Victor Davis Hanson, my favorite living historian, has long thought and written about the problem of illegal immigration into the US. Go here to read some of his earlier thoughts about the issue. He agrees that what is happening currently in the “children’s crusade” to effectively eliminate our southern border is a moral crisis:
Mexico strictly enforces some of the harshest immigration laws in the world that either summarily deport or jail most who dare to cross Mexican borders illegally, much less attempt to work inside Mexico or become politically active. If America were to emulate Mexico’s immigration policies, millions of Mexican nationals living in the U.S. immediately would be sent home.
How, then, are tens of thousands of Central American children crossing with impunity hundreds of miles of Mexican territory, often sitting atop Mexican trains? Does Mexico believe that the massive influxes will serve to render U.S. immigration law meaningless, and thereby completely shred an already porous border? Is Mexico simply ensuring that the surge of poorer Central Americans doesn’t dare stop in Mexico on its way north?
The media talks of a moral crisis on the border. It is certainly that, but not entirely in the way we are told. What sort of callous parents simply send their children as pawns northward without escort, in selfish hopes of soon winning for themselves either remittances or eventual passage to the U.S? What sort of government allows its vulnerable youth to pack up and leave, without taking any responsibility for such mass flight?
Here in the U.S., how can our government simply choose not to enforce existing laws? In reaction, could U.S. citizens emulate Washington’s ethics and decide not to pay their taxes, or to disregard traffic laws, or to build homes without permits? Who in the pen-and-phone era of Obama gets to decide which law to follow and which to ignore?
Who are the bigots — the rude and unruly protestors who scream and swarm drop-off points and angrily block immigration authority buses to prevent the release of children into their communities, or the shrill counter-protestors who chant back “Viva La Raza” (“Long Live the Race”)? For that matter, how does the racialist term “La Raza” survive as an acceptable title of a national lobby group in this politically correct age of anger at the Washington Redskins football brand?
How can American immigration authorities simply send immigrant kids all over the United States and drop them into communities without firm guarantees of waiting sponsors or family? If private charities did that, would the operators be jailed? Would American parents be arrested for putting their unescorted kids on buses headed out of state?
Liberal elites talk down to the cash-strapped middle class about their illiberal anger over the current immigration crisis. But most sermonizers are hypocritical. Take Nancy Pelosi, former speaker of the House. She lectures about the need for near-instant amnesty for thousands streaming across the border. But Pelosi is a multimillionaire, and thus rich enough not to worry about the increased costs and higher taxes needed to offer instant social services to the new arrivals. →']);" class="more-link">Continue reading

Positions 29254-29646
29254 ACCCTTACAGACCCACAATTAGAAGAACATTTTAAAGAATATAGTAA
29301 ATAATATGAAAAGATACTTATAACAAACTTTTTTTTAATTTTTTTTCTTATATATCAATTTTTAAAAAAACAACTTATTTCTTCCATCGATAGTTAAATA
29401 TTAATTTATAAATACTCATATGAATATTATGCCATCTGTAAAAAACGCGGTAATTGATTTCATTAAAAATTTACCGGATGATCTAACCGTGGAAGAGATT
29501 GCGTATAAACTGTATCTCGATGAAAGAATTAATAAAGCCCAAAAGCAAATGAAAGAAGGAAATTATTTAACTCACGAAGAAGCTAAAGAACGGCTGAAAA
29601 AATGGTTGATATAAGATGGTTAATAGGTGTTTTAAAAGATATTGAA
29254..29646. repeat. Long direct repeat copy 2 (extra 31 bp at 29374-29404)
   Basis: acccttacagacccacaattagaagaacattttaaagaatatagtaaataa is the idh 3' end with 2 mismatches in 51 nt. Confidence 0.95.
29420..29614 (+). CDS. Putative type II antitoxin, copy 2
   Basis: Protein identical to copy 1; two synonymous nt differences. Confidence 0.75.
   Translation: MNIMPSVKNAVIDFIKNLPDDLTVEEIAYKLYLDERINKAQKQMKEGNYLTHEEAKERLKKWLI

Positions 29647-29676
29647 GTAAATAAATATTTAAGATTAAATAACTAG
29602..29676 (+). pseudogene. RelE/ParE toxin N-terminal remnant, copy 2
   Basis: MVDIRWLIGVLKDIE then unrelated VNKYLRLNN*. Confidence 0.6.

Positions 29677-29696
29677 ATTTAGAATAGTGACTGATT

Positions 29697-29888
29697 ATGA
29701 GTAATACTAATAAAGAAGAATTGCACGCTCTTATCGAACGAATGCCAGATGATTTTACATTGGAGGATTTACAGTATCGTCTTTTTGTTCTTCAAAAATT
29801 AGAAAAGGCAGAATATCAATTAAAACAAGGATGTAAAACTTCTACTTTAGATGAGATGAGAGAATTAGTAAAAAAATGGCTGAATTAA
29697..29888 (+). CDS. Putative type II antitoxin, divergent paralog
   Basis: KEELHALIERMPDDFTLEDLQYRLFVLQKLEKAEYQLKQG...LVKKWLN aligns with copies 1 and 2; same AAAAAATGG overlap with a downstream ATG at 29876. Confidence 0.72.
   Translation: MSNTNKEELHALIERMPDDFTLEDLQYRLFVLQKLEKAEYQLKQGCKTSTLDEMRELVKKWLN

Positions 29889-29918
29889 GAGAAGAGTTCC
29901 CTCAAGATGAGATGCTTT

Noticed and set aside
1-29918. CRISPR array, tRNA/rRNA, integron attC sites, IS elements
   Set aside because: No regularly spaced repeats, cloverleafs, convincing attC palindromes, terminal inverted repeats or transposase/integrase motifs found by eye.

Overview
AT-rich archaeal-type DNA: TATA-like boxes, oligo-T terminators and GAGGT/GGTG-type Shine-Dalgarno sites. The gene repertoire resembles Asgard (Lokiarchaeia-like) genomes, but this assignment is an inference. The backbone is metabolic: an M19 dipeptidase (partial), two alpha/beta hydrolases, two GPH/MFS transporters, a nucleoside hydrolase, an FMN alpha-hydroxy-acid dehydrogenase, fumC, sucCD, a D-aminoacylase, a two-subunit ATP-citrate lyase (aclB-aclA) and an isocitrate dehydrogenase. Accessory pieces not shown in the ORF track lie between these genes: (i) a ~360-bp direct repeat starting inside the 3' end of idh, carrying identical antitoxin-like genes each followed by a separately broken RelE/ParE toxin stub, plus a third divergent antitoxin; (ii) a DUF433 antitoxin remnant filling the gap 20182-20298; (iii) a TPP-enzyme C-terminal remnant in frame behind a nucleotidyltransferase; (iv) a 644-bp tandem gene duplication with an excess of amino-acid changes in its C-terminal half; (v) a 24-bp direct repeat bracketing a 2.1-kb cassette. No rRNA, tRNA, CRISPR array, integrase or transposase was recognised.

I admit to some puzzlement as to why the Church in this country is so stridently in favor of illegal immigration. The Church in America being in favor of legal immigration I can understand, with so many Catholics tracing their ancestry to the waves of immigrants from Europe in the 19th and early 20th century. But until the day before yesterday in historical terms the Church was never in favor of illegal immigration. I think much of it tends to be that many of the powers that be within the Church in this country tend to favor the political left in most contexts. They are embarrassed that fights over abortion, gay marriage and religious liberty aligns the Church with political conservatives. Being in favor of illegal immigration allows these clerics to align with political forces they find much more congenial. Jack Cashill at The American Thinker gives us a case in point:
Motives, however, are rarely as simple as money. On the question of the church’s motives, one local Catholic explained how the noisy “peace and justice” cliques within the church seized a new opportunity to lure the Church leftward. As she explained, these cliques were attempting to negate the rightward drift of practicing Catholics on life issues by elevating workers’ rights to a comparable status. In the 2000 election, she noted, they tried the same tactic with the death penalty.
The problem for the P&J crowd is that the Catholic Church considers abortion “always morally evil” — “murder” in fact — but has no official position on immigration, legal or otherwise. One can read all four gospels and every encyclical ever written without encountering a single “undocumented immigrant” swimming across the River Jordan. Serious Catholics treat the hierarchy’s showy preference for immigration issues over life issues as some sort of Job-like test of their fidelity.
I had absolutely no intention of saying anything at the press conference. But with the woman’s lucid argument still resonating in my head, I could not resist the urge to inject a note of realism into the Q & A happy talk that followed the speeches.
The Bishop looked at me as if I had just peed on his shoe. “What are you talking about?” he scoffed. As respectful as I try to be to my Catholic clergy, I did not appreciate the public dissing. “Let me tell you what I mean,” I answered and elaborated in more detail what I had already said.